History of Costume Rococo florid or excessively elaborate

A significant shift in culture occurred in France and elsewhere at the beginning of the 18th century, known as the Enlightenment, which valued reason over authority.  In France, the sphere of influence for art, culture and fashion shifted from Versailles to Paris, where the educated bourgeoisie class gained influence and power in salons and cafés.  The new fashions introduced therefore had a greater impact on society, affecting not only royalty and aristocrats, but also middle and even lower classes.  Ironically, the single most important figure to establish Rococo fashions was Louis XV’s mistress Madame Pompadour.  She adored pastel colors and the light, happy style which came to be known as Rococo, and subsequently light stripe and floral patterns became popular.  Towards the end of the period, Marie Antoinette became the leader of French fashion, as did her dressmaker Rose Bertin.  Extreme extravagance was her trademark, which ended up majorly fanning the flames of the French Revolution.


Fashion designers gained even more influence during this era, as people scrambled to be clothed in the latest styles.  Fashion magazines emerged during this era, originally aimed at intelligent readers, but quickly capturing the attention of lower classes with their colorful illustrations and up-to-date fashion news.  Even though the fashion industry was ruined temporarily in France during the Revolution, it flourished in other European countries, especially England.


During this period, a new silhouette for women was developing.  Panniers, or wide hoops worn under the skirt that extended sideways, became a staple.  Extremely wide panniers were worn to formal occasions, while smaller ones were worn in everyday settings.  Waists were tightly constricted by corsets, provided contrasts to the wide skirts.  Plunging necklines also became common.  Skirts usually opened at the front, displaying an underskirt or petticoat.  Pagoda sleeves arose about halfway through the 18th century, which were tight from shoulder to elbow and ended with flared lace and ribbons.  There were a few main types of dresses worn during this period.  The Watteau gown had a loose back which became part of the full skirt and a tight bodice.  The robe à la française also had a tight bodice with a low-cut square neckline, usually with large ribbon bows down the front, wide panniers, and was lavishly trimmed with all manner of lace, ribbon, and flowers.  The robe à l’anglais featured a snug bodice with a full skirt worn without panniers, usually cut a bit longer in the back to form a small train, and often some type of lace kerchief was worn around the neckline.  These gowns were often worn with short, wide-lapeled jackets modeled after men’s redingotes.  Marie Antoinette introduced the chemise à la reine (pictured right), a loose white gown with a colorful silk sash around the waist.  This was considered shocking for women at first, as no corset was worn and the natural figure was apparent.  However, women seized upon this style, using it as a symbol of their increased liberation.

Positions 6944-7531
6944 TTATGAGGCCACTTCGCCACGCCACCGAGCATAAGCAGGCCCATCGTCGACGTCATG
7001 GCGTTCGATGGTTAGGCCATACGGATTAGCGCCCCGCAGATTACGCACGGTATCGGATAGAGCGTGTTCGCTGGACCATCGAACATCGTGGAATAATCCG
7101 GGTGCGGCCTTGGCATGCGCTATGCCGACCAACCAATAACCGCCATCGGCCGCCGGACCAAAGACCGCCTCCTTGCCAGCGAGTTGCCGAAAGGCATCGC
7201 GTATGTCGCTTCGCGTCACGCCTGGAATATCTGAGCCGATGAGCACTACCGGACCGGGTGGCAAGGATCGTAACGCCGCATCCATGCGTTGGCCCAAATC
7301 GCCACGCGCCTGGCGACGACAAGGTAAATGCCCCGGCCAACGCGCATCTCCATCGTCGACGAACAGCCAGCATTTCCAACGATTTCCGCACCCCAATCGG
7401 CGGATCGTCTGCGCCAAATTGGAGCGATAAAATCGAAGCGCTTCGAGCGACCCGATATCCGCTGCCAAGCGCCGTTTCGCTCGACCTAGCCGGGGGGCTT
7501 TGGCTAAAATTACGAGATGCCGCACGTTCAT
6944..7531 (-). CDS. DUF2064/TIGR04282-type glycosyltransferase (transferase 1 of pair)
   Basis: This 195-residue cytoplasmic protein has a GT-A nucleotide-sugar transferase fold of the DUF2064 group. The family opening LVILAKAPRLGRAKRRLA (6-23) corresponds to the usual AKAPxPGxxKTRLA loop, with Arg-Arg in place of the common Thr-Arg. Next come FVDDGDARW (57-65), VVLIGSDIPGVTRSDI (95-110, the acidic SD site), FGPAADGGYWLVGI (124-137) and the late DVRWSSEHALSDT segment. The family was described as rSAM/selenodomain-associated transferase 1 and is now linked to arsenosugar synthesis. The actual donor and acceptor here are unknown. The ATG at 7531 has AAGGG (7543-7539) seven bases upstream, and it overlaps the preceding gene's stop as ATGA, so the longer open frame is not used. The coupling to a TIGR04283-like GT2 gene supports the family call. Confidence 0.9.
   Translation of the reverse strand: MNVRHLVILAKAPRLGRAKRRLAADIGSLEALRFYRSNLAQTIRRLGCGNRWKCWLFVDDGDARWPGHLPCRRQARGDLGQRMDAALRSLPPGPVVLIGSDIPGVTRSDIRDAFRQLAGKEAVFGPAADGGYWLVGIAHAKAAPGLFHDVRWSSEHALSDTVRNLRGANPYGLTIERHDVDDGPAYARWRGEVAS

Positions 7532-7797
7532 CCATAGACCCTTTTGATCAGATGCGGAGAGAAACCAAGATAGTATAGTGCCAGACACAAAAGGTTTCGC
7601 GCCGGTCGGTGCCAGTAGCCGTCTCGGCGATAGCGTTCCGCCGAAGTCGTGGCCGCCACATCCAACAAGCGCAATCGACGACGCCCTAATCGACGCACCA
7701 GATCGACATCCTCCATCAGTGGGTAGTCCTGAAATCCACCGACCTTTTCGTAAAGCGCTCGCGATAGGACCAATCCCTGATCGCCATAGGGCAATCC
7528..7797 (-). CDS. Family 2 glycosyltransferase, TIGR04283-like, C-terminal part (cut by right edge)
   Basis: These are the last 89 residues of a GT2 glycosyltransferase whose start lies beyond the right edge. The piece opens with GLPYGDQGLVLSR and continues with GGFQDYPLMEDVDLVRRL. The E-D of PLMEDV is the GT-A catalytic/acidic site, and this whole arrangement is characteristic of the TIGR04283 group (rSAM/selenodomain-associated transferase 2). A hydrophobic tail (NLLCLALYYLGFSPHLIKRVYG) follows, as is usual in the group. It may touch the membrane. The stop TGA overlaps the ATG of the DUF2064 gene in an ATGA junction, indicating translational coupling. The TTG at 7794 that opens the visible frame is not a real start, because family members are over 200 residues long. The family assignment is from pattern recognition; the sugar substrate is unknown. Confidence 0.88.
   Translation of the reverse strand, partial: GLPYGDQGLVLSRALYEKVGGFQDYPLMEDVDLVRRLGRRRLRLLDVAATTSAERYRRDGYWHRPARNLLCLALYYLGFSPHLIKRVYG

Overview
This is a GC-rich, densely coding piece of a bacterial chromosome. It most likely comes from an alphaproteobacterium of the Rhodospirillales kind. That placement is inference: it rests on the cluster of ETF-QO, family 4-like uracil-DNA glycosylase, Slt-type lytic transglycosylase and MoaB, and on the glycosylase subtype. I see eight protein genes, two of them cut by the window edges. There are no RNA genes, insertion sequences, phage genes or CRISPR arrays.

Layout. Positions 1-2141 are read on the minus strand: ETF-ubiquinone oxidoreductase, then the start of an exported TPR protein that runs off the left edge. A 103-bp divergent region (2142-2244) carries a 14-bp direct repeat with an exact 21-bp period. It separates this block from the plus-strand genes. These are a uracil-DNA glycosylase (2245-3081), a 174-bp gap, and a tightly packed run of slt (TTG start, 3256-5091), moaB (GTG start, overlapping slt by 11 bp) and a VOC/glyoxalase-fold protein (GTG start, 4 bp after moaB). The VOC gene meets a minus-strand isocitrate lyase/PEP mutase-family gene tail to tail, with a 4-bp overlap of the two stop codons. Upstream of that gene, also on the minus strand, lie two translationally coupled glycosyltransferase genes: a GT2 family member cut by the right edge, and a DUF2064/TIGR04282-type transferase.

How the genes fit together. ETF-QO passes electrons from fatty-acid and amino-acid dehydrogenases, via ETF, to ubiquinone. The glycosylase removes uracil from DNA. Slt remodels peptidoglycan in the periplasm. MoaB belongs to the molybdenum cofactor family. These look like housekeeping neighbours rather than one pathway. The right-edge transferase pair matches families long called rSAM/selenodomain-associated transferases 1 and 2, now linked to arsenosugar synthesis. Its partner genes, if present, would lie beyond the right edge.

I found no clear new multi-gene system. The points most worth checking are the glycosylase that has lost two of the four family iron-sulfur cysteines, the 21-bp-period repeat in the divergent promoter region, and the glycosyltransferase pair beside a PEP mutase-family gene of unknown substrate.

Women’s heels became much daintier with slimmer heels and pretty decorations.  At the beginning of the period, women wore their hair tight to the head, sometimes powdered or topped with lace kerchiefs, a stark contrast to their wide panniers.  However, hair progressively was worn higher and higher until wigs were required.  These towering tresses were elaborately curled and adorned with feathers, flowers, miniature sculptures and figures.  Hair was powdered with wheat meal and flour, which caused outrage among lower classes as the price of bread became dangerously high.


Men generally wore different variations of the habit à la française: a coat, waistcoat, and breeches.  The waistcoat was the most decorative piece, usually lavishly embroidered or displaying patterned fabrics.  Lace jabots were still worn tied around the neck.  Breeches usually stopped at the knee, with white stockings worn underneath and heeled shoes, which usually had large square buckles.  Coats were worn closer to the body and were not as skirt-like as during the Baroque era.  They were also worn more open to showcase the elaborate waistcoats.  Tricorne hats became popular during this period, often edged with braid and decorated with ostrich feathers.  Wigs were usually worn by men, preferably white.  The cadogan style of men’s hair developed and became popular during the period, with horizontal rolls of hair over the ears.  French elites and aristocrats wore particularly lavish clothing and were often referred to as “Macaronis,” as pictured in the caricature on the right.  The lower class loathed their open show of wealth when they themselves dressed in little more than rags.

Fashion played a large role in the French Revolution.  Revolutionaries characterized themselves by patriotically wearing the tricolor—red, white, and blue—on rosettes, skirts, breeches, etc.  Since most of the rebellion was accomplished by the lower class, they called themselves sans-culottes, or “without breeches,” as they wore ankle-length trousers of the working class.  This caused knee breeches to become extremely unpopular and even dangerous to wear in France.  Clothing became a matter of life or death; riots and murders could be caused simply because someone was not wearing a tricolor rosette and people wearing extravagant gowns or suits were accused of being aristocrats.


The Rococo era was defined by seemingly contrasting aspects: extravagance and a quest for simplicity, light colors and heavy materials, aristocrats and the bourgeoisie.  This culmination produced a very diverse era in fashion like none ever before.  Although this movement was largely ended with the French Revolution, its ideas and main aspects strongly affected future fashions for decades.


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